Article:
Biden Administration Extends Pandemic Relief for Student Loans Until Jan. 31, 2022

The pause on student loan repayment has been extended until January 31, 2022, the U.S. Department of Education announced Friday.

The moratorium applies to federal student loan interest, repayment and collections. Students have not had to worry about interest compounding or repayment bills since the start of the COVID-19 pandemic.

"The payment pause has been a lifeline that allowed millions of Americans to focus on their families, health, and finances instead of student loans during the national emergency," said U.S. Secretary of Education Miguel Cardona.

The department allowed the pause to be extended one last time to give borrowers enough time to plan for repayment. The goal is to "reduce the risk of delinquency" after payments are once again required.

"As our nation's economy continues to recover from a deep hole, this final extension will give students and borrowers the time they need to plan for restart and ensure a smooth pathway back to repayment," Cardona said.

The moratorium was issued in March 2020 and has been extended multiple times. The latest extension was due to expire on September 30.

Borrowers will be notified of the extension in the coming days, according to the department. As the January 2022 deadline approaches, more information will be provided on ways to plan for repayment.

Cardona said in a press release that it's the department's priority to make this a smooth transition and provide students and borrowers with the "resources they need to access affordable, high quality higher education."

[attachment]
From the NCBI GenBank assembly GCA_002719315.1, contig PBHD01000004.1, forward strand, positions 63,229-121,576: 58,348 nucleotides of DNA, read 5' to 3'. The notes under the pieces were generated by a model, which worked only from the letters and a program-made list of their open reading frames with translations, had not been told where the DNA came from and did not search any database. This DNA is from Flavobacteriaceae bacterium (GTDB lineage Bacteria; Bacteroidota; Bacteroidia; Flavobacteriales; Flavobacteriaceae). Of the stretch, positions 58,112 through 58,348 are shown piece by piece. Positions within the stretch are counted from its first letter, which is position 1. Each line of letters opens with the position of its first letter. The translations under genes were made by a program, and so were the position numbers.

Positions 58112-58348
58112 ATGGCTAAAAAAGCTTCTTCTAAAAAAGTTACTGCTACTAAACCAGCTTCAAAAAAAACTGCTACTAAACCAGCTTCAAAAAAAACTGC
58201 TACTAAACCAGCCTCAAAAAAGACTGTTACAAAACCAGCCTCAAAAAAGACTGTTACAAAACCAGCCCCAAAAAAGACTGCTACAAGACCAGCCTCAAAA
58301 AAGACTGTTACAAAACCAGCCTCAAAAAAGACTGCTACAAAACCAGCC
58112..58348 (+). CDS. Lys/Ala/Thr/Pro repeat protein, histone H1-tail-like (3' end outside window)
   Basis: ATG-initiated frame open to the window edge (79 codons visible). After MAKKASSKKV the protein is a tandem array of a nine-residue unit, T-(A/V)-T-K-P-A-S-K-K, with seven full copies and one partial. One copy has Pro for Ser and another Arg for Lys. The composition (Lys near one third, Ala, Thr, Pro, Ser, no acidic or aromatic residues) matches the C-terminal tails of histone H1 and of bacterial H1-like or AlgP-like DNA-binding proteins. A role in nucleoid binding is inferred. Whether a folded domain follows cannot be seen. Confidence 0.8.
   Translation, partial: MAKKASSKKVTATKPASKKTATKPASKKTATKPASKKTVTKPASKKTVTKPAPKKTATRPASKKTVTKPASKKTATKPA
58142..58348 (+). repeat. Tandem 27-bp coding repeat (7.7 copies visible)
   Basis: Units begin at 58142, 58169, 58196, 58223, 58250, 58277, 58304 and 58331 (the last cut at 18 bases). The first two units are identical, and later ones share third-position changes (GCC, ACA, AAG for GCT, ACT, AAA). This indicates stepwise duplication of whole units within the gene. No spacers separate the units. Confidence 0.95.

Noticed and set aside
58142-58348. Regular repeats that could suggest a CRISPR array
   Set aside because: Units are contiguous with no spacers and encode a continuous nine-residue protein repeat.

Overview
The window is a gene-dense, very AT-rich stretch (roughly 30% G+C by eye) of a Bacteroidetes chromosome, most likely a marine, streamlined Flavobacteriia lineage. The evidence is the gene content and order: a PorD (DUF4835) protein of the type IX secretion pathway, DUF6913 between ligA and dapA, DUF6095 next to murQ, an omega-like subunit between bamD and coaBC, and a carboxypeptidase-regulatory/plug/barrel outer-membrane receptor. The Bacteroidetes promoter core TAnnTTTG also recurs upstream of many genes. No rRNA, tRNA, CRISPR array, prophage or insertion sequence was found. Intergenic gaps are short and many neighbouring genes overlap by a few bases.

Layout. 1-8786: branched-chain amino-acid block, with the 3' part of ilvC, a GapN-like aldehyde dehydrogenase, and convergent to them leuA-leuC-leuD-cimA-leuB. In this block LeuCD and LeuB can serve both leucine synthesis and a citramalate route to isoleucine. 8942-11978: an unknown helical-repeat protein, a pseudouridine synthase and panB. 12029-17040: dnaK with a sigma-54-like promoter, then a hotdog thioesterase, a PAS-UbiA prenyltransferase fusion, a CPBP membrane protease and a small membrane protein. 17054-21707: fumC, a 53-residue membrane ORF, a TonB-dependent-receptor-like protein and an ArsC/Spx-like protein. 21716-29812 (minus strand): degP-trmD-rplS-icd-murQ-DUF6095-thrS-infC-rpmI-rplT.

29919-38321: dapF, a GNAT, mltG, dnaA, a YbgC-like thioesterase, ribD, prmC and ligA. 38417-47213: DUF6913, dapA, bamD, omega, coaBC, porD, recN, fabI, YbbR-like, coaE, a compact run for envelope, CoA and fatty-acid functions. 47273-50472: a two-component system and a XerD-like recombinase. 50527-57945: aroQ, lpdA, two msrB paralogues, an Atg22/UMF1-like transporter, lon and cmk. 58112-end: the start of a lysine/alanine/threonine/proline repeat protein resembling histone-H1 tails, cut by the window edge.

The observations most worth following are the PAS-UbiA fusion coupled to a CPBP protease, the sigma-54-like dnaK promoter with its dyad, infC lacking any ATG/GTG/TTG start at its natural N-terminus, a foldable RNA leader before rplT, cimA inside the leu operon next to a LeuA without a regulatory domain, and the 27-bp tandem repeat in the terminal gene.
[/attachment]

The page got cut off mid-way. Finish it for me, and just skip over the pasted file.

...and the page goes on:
Joe Biden
The Biden Administration and the U.S. Department of Education have extended the pause on student loan repayment until Jan. 31, 2022. Above, Biden speaks during an event at the White House August 6, 2021 in Washington, DC. Win McNamee/Getty Images

The extension comes as a relief for struggling students and borrowers, but some advocates for student debt cancellation are calling on President Joe Biden to do more.

Natalia Abrams, executive director of Student Debt Crisis, is urging the president to sign an executive order before January 31, 2022 arrives. Student Debt Crisis is a nationwide advocacy group for student debt reform.

"We remain firm in our call for the president to cancel student debt for all Americans," Abrams said. "Debt cancellation is the best long-lasting solution that empowers individuals, and the economy, to build back stronger than before."

"While today's announcement provides some financial security for borrowers and their families as they recover from job losses, reduced hours, or shut down businesses, the reality is that the President can do much more," she added.

U.S. Representative Ayanna Pressley (D-MA), who is vocal about student loan forgiveness, commended the extension but would also like an "outright" cancelation.

"Thousands of families will sleep easier tonight. Now let's #CancelStudentDebt outright, Mr. President," Pressley tweeted.

We’ve been fighting hard for this.

Welcome news that @usedgov & @POTUS will extend the student loan payment pause until Jan 31st 2022.

Thousands of families will sleep easier tonight.

Now let’s #CancelStudentDebt outright Mr President 🖊 pic.twitter.com/OMdkWjwm2z

— Ayanna Pressley (@AyannaPressley) August 6, 2021

Biden has forgiven nearly $1.5 billion in student loan debt, according to the Department of Education, reaching about 92,000 borrowers who were victims of fraud from for-profit colleges. He said soon after taking office that he would cancel $10,000 in student loan debt for each borrower, but efforts on that cancelation have slowed.

This story was updated on 8/6/2021 at 5:40 p.m. ET with additional information.